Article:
Worried About Inclement Weather?  Try These Two Fire Shelters

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While there are a number of ways to build fires to make them more-likely to start in wet conditions, keeping them lit when it’s raining or snowing is another matter altogether.  Fortunately, there are a couple of shelters that you can try in order to keep a lot of moisture at bay.  Let’s take a look at their basic designs, and you can easily find ways to improvise according to your specific needs.

Lean-To

 

The first example is a shelter that represents a cross between a lean-to and a fire wall.  It’s essentially a wall made from thick branches that leans over the fire in order to shield it from rain or snow.  The first step is to create the support frame.  You’ll need to gather two branches that are around three feet long and two inches thick, as well as two thinner branches that are about three feet long with forks on one end.   

Place the thicker branches about an inch into the ground, and space them about 3 feet apart at a 30-45 degree angle.  Next, use the smaller branches to support the larger ones at the desired angle, and use the forks to hold them into place.  Burrow these branches into the ground to provide some additional support.  Next, reinforce the frame by adding some smaller branches on either side of the joints and press them into the ground as well.

Place a log or two that are at least three inches in diameter on the ground in front of the larger branches, and make sure that it is long enough to reach both sides of the frame.  This will be used to anchor the branches that you use to build the wall.  To build the wall, simply lay down branches that are around two inches thick atop one another until the leaning side of the frame is covered.  Fill in any gaps with smaller branches as necessary.  You can also add some leafy branches to provide additional protection and insulation.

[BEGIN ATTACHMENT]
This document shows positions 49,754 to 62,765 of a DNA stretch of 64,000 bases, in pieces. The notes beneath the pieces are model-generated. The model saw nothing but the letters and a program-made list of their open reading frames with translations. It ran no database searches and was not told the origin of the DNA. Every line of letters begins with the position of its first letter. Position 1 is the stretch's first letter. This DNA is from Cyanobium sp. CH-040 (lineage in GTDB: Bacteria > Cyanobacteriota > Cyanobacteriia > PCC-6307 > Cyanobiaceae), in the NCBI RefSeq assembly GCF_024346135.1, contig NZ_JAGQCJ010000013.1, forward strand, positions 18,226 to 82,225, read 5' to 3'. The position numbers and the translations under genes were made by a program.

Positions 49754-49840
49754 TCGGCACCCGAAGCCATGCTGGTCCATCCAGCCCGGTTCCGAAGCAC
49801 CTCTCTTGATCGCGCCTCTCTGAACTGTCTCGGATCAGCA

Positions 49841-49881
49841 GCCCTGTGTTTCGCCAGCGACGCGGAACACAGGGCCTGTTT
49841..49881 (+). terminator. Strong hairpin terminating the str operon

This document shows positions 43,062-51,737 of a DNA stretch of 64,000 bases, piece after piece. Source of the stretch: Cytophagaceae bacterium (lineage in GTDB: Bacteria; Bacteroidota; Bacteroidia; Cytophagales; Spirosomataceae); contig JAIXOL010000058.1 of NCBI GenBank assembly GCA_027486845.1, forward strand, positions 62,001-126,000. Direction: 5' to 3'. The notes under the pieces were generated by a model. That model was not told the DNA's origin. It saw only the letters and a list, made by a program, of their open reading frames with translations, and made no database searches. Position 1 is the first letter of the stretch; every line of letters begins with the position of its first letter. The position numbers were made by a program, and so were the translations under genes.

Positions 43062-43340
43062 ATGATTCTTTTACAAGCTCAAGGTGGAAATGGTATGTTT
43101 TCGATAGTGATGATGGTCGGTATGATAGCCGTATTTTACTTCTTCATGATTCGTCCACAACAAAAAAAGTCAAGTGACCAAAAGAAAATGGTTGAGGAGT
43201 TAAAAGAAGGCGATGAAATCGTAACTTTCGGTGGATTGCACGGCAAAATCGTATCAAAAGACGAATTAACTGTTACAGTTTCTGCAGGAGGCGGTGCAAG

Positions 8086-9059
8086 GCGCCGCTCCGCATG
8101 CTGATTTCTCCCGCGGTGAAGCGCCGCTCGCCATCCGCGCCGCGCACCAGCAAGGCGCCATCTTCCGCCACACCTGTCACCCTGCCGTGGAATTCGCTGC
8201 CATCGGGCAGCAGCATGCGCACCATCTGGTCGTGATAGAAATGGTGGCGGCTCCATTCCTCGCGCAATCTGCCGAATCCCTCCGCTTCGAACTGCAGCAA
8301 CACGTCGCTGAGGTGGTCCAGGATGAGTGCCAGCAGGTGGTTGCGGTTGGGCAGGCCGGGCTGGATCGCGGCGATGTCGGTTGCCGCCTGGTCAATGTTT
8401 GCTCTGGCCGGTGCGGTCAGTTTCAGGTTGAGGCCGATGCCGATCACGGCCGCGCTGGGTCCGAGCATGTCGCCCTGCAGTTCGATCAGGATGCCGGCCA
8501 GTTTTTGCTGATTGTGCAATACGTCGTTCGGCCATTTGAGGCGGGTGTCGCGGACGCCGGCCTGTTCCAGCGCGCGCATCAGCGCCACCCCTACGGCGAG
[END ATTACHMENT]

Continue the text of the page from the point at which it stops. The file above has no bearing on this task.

However, it’s important that you regulate the size and heat of the fire so that the heat won’t ignite the material and create a lot of smoke and ultimately cause it to burn.  All you need to do now is build and start the fire, and you’re good to go.

lean-in shelter

Dakota Shelter

If you want to protect your Dakota, or similar fire, all you need to do is grab two branches, about an inch in diameter, with forks, and stick them into the ground on either side of one end of the fire hole.  Try to find branches that will rise about two feet above the ground.  Next, place a straight branch atop the forks, but make sure that it’s a little bit longer than the anchor branches.  Next, take some long branches that are around two inches thick and lay them atop the beam you just made, letting them rest on the ground at an angle on the opposite side of the fire.  Keep repeating until the frame is filled and hole protected.  You can also cover this shelter with pine branches, or branches with moist leaves for some additional protection as well.

These simple shelters can do a remarkable job of keeping precipitation out of your fires, and they’re easy to scale up or down.  Try them for yourself, improvise as needed, and chances are that your fires will be less-likely to go out in inclement weather.

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